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How a Recipe Site Is Helping Fox Sports Promote 'Daytona Day'

Meredith brand creates food-focused social community

Fox is marketing the Daytona 500 as an all-day affair with the help of AllRecipes.com. Fox Sports

At first blush, a male-skewing sport partnering with a female-skewing food outlet seems odd. But for Fox Sports, which is revving up for the start of the Nascar season with the annual Daytona 500 on Sunday, pairing with Meredith's AllRecipes.com to create a food-focused social community and brand page makes more sense than you might think. 

"We wanted to start to talk about Daytona as a day that families get together," said Robert Gottlieb, Fox Sports' evp of marketing. "It was important for us in framing that conversation to reach into food and lifestyle." The idea of a "Daytona Day," which has been integral to Fox's marketing strategy around the "Great American Race," is nothing new for Nascar's core fan base. Gottlieb said racing fans have gathered for years to throw parties and watch the race, similar to how the NFL has made the Super Bowl an all-day social affair. "We're kind of formalizing it," Gottlieb said. 

The special Nascar on Fox page will feature custom recipes, menus, videos and content tailored for those throwing race-day parties. It also leverages its proprietary data intelligence capabilities to analyze the more than 3 billion pages of content related to race-day recipes viewed annually. AllRecipes' social influencers will also share their own custom race-day party menus designed specifically for Nascar fans. The partnership with AllRecipes extends beyond the Daytona 500; Fox holds the broadcast rights to Nascar for the first half of the season.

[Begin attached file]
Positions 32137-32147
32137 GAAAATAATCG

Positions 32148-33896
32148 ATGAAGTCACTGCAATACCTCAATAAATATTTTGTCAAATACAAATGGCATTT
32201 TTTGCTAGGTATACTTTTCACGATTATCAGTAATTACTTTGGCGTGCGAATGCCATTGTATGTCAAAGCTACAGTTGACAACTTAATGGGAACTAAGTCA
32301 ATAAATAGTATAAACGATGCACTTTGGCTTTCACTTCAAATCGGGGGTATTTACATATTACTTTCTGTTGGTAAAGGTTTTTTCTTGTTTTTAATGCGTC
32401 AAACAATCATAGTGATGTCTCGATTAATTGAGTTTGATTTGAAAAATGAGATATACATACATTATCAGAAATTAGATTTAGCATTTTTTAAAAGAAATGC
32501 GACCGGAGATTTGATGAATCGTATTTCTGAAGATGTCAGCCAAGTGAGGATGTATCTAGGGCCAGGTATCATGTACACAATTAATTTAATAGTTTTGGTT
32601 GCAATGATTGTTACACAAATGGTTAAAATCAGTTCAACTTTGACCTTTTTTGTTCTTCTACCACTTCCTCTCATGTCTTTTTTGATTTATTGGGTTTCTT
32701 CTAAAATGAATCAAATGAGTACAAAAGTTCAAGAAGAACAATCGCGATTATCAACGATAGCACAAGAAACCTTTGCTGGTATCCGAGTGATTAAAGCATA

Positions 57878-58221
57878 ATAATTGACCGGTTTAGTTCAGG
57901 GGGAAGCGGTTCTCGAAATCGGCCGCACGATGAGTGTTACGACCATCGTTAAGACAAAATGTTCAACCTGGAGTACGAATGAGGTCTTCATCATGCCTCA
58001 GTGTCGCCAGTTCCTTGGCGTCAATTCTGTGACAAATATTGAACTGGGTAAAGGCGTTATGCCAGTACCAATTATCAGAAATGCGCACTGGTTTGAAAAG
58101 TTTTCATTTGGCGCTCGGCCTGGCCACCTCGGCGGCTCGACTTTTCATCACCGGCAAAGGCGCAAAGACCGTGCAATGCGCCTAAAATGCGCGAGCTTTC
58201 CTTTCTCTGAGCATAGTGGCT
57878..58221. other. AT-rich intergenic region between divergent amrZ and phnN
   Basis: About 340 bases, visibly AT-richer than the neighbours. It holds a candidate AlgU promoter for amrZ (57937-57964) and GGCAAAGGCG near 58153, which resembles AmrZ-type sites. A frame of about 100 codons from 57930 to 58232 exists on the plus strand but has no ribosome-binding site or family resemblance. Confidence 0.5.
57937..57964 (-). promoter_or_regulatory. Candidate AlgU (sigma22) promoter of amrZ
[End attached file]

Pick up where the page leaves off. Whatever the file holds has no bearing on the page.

AllRecipes relaunched in September with an emphasis on social features and partnerships like this in mind. "One of the visions was to enable us to meaningfully build communities of interest around food," said Marc Rothschild, svp of Meredith Digital. Eventually, the company would like to partner with other TV networks and brands.

"Our consumers are the de facto entertainers who bring together and aggregate friends for events and parties," Rothschild said. "For brands that support Nascar or want to, they have a new entry to reach consumers."

Fox is also hoping that by partnering with a female-skewing brand like Meredith—which reaches 100 million American women and over 60 percent of U.S. millennial women—it can attract more women viewers. Nascar's audience is predominantly male, with men accounting for roughly two-thirds of its viewership. (Last year's race, which drew 13.4 million viewers and a 7.7 household rating, was the fifth lowest-rated since 1979.)

"We knew endemically what their audience was and how our connection could work with them," said Gottlieb.

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